An exhaustive search would take longer than the self-terminating search because it would have to test all five items. Negative items would take the same amount of time because all items need to be tested. If we use an exhaustive search, then there should be no discernible difference between positive and negative items.

If you introspect into your own process of completing this task, what would conclude? Do you use a self-terminating or an exhaustive search? According to Sternberg's paper, we use what he calls high-speed exhaustive search. In other words, he didn't find an effect of serial position on reaction time, nor did he find a difference between positive and negative items (the orange and yellow data points in Fig. 1 are very similar). This finding is surprising because even his participants who were tested using sets that they memorized extremely well reported that they thought they used a self-terminating serial search.

The STEM Connection

How does this connect to education? First, it is an interesting, real-world demonstration of a linear function. According to the original study [2], the mean reaction time is given by the following linear equation: RT37.9s + 397.2; where s is equal to the set size. You can talk to your class about what it means to have a y-intercept of approximately 400 milliseconds, and does that value have meaning with a set size of zero. You can also talk about the limits of extrapolating past the given information. For instance, what would it mean to have a set size of 79, and is that even realistic? 

Another discussion point around this topic is its generality. Saul Sternberg kept referring to immediate memory in his original study. Since then, cognitive science has introduced refinements to this concept in the form of short-term memory and working memory. In addition, there is also a distinction between short-term and long-term memory. Do the findings from the original memory scanning experiment generalize to different types of memory? For example, do we use a serial exhaustive search when scanning long-term memory? Do the results generalize to other types of items, such as images, sounds, and words? Science advances when we start to question the boundary conditions of the original findings. 

Memory scanning studies, which made extensive use of reaction times as a dependent measure, helped to usher in a new branch of experimental psychology. They helped move us away from training animals to investigating unseen mental processes. And for that, we are very lucky for Saul Sternberg.

Share and Enjoy!

Dr. Bob

For More Information

[1] Isaacson, W. (2014) The Innovators: How a Group of Hackers, Geniuses, and Geeks Created the Digital Revolution. New York: Simon & Schuster.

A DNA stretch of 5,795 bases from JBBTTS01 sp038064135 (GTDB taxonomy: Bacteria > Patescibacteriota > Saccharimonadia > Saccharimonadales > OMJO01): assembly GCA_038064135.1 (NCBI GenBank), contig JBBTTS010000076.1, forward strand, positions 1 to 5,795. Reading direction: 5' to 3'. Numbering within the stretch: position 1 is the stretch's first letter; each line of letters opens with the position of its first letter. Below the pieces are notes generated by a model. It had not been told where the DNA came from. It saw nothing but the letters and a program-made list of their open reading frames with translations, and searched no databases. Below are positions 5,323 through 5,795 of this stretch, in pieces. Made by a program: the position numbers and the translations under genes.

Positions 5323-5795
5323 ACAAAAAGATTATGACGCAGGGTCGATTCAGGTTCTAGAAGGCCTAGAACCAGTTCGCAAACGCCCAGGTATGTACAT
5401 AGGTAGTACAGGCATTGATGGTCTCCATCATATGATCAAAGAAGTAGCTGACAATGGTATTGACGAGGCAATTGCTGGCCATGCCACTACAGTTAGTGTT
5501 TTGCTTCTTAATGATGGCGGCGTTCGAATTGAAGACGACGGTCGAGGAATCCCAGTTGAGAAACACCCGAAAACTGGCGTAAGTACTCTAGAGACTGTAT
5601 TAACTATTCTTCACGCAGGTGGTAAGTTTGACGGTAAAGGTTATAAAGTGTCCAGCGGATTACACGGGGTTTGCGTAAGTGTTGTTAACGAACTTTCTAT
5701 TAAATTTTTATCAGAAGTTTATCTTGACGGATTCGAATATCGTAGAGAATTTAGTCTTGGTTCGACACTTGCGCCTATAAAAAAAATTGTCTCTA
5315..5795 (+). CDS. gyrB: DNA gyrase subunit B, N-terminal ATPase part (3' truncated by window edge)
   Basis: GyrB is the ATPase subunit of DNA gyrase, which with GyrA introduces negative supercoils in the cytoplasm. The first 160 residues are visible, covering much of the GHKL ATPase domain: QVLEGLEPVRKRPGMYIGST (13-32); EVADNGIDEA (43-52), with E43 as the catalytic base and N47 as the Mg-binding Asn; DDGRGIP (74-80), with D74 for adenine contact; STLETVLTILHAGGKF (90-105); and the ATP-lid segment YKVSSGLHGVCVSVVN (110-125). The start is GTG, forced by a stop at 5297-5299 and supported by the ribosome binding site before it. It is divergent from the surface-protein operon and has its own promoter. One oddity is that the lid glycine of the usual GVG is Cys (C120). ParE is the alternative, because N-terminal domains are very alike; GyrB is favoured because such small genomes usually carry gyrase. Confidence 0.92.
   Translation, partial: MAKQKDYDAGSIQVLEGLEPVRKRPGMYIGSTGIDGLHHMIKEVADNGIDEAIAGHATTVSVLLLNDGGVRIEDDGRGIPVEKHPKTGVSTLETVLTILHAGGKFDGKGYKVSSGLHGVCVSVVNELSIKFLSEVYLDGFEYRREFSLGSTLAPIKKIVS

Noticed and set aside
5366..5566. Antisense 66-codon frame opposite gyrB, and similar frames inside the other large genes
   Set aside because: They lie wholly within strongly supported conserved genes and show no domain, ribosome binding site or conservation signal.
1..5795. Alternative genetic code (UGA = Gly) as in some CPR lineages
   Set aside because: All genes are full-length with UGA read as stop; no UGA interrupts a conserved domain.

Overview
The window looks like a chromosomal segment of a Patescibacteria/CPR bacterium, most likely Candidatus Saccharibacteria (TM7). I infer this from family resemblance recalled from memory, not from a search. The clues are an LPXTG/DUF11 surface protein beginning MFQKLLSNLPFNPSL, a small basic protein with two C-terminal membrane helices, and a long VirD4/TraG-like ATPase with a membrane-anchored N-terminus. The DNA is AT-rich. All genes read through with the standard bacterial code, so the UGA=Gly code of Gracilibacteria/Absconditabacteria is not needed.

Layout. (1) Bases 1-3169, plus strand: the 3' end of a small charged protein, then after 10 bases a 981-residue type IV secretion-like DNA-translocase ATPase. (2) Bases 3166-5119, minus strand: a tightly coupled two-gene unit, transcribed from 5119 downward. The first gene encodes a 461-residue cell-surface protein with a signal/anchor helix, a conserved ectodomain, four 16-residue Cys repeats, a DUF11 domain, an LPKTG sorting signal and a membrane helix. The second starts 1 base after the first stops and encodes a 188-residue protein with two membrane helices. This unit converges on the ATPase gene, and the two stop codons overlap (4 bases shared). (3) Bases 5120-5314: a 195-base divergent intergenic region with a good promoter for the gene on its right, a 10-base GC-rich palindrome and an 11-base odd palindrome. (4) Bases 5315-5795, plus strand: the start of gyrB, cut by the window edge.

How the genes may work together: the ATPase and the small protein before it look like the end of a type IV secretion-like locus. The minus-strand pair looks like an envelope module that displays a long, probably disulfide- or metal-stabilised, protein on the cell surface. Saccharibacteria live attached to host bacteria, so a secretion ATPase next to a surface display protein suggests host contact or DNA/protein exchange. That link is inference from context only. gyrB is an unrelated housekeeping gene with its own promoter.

[2] Sternberg, S. (1969). Memory-scanning: Mental processes revealed by reaction-time experiments. American Scientist, 421-457.

Thursday, October 1, 2015

If the Shoe Fits: The Instructional Fit Hypothesis

Take a look at the map below. Suppose you live on Jackson Avenue, and you need to go to the store to buy a new pair of shoes. What route will you take? 

Once you've planned your route, how will you remember it? Will you:
  • Form a mental map, position yourself on that map, and update your position as you travel
  • Form a mental list of verbal directions (e.g., head toward Main Street; after Main, turn right on 1st; then, take a left on Madison; the shoe store will be on the right). 

In the unlikely event that you take a wrong turn, which strategy will be more helpful in getting you to your destination? Which representation is easier to store in working memory? Which one is easier to use while driving? 

Connecting Instruction to Learning

In this blog, we've discussed many different types of representations that the mind uses to store and organize information. We also have talked about various learning strategies that help us acquire new information. One aspect of the discussion that's been missing is how these pieces all fit together. Are there some learning strategies that are more likely to give rise to one type of representation over another?

To answer this question, my collaborators and I set out to test the hypothesis that certain forms of instruction inspire learning events that translate into specific types of representations. We called it the instructional fit hypothesis, in that instruction should match the type of learning that we want to elicit. Before we talk about how we tested the instructional fit hypothesis, let's review the assumptions on which it is based.

Our Assumptions

First, we assume there are different types of mental representations that we use to reason about the world and to solve problems. This assumption is supported by plenty of evidence that people construct and use many different types of representations. For the purposes of the present discussion, let's focus on two representations: mental models and problem-solving schemas. As we saw, a mental model is an image or dynamic simulation that allows the individual to make inferences based on that model. For example, we might not know how many windows there are in our house, but we can mentally walk from room to room and count them. A mental model can also be incomplete or incorrect, in which case I can add details to or correct my model as I encounter new relevant information. problem-solving schema, in contrast, can be thought of as a recipe for solving a problem. In a previous post, we introduced the idea of a production rule, which is an if/then statement that says what to do when certain conditions are met. A problem-solving schema links multiple if/then statements so that a problem can be solved.